That legendary New York nightclub mogul Peter Gatien chose longtime Toronto queer party impresario Steve Ireson to help manage his new monster club, Circa, seems a move calculated to cozy up to Toronto’s queer community.
“I see what you mean and there’s some truth to that for sure,” says Ireson.
Ireson has been a social connector in Toronto’s queer and queer-friendly club scenes for more than 20 years. He has worked in one capacity or another with virtually every queer community group and has earned an excellent reputation for integrity and creativity. He was the general manager of Industry Nightclub from 1998 to 2000. Ask most anyone who was there for Industry’s heyday and they remember the time, the place and Ireson with good-times fondness.
Ireson subsequently launched and managed gaybourhood hot spot Five and was mastermind behind It’s a Boy’s Life, the hugely popular queer party night at It Nightclub. Despite a months-long fight It’s a Boy’s Life ended abruptly at the apex of its popularity in 2003 when its building was razed to make way for redevelopment. The experience left Ireson exhausted and looking for a new direction – one that didn’t involve fighting to keep the doors of a nightclub open.
“I wanted to get out of the business because it left me rather bitter over certain experiences,” says Ireson. “But when you’ve been in it for 22 years you can’t get out of it. It is a treat, a pleasure and an honour to work with Peter Gatien.”
Gatien has reportedly spent more than $5 million on Circa and after a tour of the place you’re left feeling that figure might be low. No expense is spared, no corner is unfinished, no detail is unplanned.
“It totally gives me goose bumps,” says Ireson. “It’s going to be out of this world. We haven’t seen anything like it in the approach to creativity in Toronto, ever.”
Circa is not likely to be a queer club. With a capacity of 3,000 people and an address in Toronto’s controversial entertainment district, queer people will be in the minority almost all the time.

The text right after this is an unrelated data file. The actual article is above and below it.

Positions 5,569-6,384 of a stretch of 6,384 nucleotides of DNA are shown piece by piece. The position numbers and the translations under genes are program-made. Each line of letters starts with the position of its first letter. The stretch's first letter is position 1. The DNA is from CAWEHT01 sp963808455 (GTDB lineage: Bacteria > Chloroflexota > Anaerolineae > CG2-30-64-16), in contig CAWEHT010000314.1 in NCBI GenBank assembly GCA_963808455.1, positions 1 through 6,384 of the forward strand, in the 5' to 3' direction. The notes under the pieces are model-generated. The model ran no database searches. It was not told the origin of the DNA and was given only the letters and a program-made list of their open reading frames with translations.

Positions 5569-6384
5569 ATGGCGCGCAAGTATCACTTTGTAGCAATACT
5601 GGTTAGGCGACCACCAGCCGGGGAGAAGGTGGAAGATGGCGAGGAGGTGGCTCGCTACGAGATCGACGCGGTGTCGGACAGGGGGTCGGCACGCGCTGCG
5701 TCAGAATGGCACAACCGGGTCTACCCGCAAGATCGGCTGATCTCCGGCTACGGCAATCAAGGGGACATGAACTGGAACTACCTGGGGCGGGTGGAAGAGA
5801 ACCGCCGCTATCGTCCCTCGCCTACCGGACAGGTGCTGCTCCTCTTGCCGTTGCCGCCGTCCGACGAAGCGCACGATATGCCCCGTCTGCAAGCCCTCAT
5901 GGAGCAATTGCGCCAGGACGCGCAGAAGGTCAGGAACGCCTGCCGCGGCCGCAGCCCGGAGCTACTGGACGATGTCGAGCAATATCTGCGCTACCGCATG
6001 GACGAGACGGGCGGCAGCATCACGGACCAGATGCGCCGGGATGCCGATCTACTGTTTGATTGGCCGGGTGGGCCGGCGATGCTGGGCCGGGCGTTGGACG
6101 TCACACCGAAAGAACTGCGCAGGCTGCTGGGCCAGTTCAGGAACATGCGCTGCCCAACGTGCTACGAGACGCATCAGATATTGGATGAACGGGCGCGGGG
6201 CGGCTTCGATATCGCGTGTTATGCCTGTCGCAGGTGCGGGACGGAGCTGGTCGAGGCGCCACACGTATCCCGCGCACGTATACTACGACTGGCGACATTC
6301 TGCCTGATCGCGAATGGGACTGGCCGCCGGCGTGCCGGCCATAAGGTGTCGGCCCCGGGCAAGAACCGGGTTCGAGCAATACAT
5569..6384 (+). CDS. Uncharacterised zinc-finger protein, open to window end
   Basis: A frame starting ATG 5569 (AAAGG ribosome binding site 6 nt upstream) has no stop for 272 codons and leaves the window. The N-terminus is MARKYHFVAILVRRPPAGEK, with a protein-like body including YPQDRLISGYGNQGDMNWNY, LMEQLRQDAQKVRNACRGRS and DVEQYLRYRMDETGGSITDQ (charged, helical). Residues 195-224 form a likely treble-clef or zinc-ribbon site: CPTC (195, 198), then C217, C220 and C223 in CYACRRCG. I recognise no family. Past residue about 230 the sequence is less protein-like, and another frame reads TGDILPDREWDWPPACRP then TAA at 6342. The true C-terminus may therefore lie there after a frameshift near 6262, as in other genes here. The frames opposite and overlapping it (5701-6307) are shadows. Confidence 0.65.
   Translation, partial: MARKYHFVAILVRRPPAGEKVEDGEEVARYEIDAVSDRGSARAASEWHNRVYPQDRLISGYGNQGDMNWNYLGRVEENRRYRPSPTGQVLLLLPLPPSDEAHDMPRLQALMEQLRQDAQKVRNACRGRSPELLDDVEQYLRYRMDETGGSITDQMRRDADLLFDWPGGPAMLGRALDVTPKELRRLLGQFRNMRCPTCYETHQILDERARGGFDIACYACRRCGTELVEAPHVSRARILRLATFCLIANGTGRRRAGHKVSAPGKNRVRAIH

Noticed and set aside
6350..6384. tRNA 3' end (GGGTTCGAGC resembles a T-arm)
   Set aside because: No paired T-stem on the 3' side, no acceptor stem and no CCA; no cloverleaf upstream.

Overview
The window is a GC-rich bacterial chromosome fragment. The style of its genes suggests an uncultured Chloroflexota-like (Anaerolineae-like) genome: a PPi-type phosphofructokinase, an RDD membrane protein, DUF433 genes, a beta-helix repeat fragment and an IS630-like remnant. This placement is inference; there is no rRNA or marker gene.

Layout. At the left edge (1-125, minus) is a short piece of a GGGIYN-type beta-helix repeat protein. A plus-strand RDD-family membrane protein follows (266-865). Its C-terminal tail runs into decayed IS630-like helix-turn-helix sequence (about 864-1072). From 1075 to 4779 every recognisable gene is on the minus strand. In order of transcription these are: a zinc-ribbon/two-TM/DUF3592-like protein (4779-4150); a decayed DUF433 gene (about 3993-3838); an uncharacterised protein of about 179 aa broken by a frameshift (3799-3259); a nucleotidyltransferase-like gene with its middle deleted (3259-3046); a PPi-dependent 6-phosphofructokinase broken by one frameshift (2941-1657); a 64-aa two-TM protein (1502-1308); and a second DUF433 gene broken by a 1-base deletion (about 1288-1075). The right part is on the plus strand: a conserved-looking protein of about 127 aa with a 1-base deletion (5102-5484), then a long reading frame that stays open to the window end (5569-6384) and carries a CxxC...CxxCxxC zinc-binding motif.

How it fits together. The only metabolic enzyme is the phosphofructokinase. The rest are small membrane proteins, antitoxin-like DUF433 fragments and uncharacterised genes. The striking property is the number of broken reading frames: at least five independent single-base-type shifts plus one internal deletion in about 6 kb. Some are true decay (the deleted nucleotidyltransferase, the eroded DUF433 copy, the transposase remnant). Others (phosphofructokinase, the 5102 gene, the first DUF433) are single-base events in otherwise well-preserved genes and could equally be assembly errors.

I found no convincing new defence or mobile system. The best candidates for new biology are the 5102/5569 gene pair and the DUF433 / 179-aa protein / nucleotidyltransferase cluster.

Ireson isn’t worried that inviting large numbers of queer people to an area that has a history of drunken violence among straight people could end badly.
“I think Toronto as a whole is much more accepting than that,” he says. “A lot of people were concerned a year ago that there was a lot violence down in the district. There were stabbings and shootings. The police have done a lot to clean that up and we want to make sure people aren’t concerned about safety and violence down here. By engaging the businesses themselves we’ll end up with a much better entertainment district.”
For those immersed in the queer hipster scene flourishing in the West Queen West neighbourhood, the glitz and glamour of Circa is only a few blocks away.
To the Church-Wellesley neighbourhood It’s a Boy’s Life marked the last high tide in the ebb and flow of the gaybourhood party scene.
“The last couple of years have been a really challenging time for entertainment in the village,” says Ireson. “Doors closing and the amount of drama around the scene has left a lot of people jaded. For huge sections of the community, particularly in the 30-plus range, there’s just not a lot.
“There will always be a need for the village but at the same time gay Toronto is not just Church St,” he continues. “It’s metropolitan Toronto. The village is a community within itself and will always have a major importance to the entire city’s gay population but it’s not the entire city. If we want to be comfortable everywhere we have to engage everywhere. You’ve got queer hubs going on in all these areas and those hubs interconnect.”
Ireson hopes some of that 30-plus crowd he says is missing out at Church-Wellesley will build a new scene at Circa. The off-the-hook quality of the décor and the variety of event possibilities and settings under Circa’s one giant roof should be attractive to a more mature and diverse set than made It’s a Boy’s Life or Five.
“We don’t want Circa to be the sketchy, tweaked-out super-late-night crowd,” says Ireson. “We don’t want to be the eyes-popping-out-of-your-head crowd.”
Ireson says Friday nights in Circa’s third-floor ballroom will be specially geared to the queer crowd with familiar community DJs and acts.
“Drag queens, for example, will definitely be a piece of the puzzle,” he says. “It’s an element that’s part of the community. It’s part of the city, it’s part of nightlife culture, it will be part of Circa for sure.”
Ireson also says Circa intends to support queer community causes. “We’re going to engage and support all kinds of different organizations and community-type groups,” he says. “For example, one of the top ones we want to drive is an arts and artistic design scholarship for a queer student for OCAD [Ontario College of Art and Design].
“The best will definitely be available to queer people at Circa,” says Ireson. “We want to get people enjoying the best and experiencing new things. People are going to grow with the city. Everybody needs to do the same.”